"Some of the shots were clear but then they would switch to another camera and it would be grainy again! Hard on the eyes.
Super fans will want this for the historic value, others might want to get "Watch me Jumpstart" instead. Watch them both in a row and see Bob age 20 years in the space of 10 actual years!
Shows you what too much booze will do, not a pretty sight.
"Flamboyant careers in alcoholism" The GBV story
R. Klingenmaier | Fullerton, Ca United States | 12/03/2005
(4 out of 5 stars)
"This DVD captures the legend of GBV in the only way that seems fitting. Having seen them several times over the year, I can say that it wasn't whether or not the band got drunk on stage, it was how drunk were they going to get...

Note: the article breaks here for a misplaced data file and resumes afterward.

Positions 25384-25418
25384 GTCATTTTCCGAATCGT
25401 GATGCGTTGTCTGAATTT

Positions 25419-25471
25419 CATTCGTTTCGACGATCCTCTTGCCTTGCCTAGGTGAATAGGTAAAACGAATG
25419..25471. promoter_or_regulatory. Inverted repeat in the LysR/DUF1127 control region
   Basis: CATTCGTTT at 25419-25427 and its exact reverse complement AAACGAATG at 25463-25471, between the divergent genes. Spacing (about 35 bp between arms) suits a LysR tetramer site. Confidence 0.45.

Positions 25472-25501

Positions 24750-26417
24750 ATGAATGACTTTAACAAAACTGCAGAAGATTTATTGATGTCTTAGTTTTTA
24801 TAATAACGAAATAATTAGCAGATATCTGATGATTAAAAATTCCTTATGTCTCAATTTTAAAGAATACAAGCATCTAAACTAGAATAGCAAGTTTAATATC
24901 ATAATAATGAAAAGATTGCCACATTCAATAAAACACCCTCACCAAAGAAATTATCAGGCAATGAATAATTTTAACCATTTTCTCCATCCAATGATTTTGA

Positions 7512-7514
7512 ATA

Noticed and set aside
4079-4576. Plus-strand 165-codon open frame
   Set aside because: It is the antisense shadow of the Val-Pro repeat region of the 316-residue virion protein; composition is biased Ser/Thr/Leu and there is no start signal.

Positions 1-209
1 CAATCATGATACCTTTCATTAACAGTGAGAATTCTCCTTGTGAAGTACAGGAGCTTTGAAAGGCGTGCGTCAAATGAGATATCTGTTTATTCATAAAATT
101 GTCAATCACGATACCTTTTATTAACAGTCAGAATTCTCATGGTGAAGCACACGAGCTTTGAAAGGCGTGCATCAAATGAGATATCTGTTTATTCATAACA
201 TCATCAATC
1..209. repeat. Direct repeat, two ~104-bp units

The final show captures the fun of the band with appearances by many of Bob's friends who have played in GBV throughout the years. There is a bar on the stage serving shots (mostly to Bob) throughout the show. Between the shots, the many beers, and the several bottles of champagne consumed GBV cranks out an amazingly long set.
I got a bit teary toward the end realizing that this really does represent the end of an era of sorts. I look forward to Bob's solo material, and I imagine he will sneak in a couple GBV classics here and there when he comes around with Tommy Keene (!!!) and company next year, but it won't be the same.
This is definitely not the DVD to show someone who has no knowledge of the band. It is long, even for the die hard fan. (I watched it in three sittings...) For those who knew and loved GBV and their live antics, it is a fond remembrance.
Guided By Voices RIP"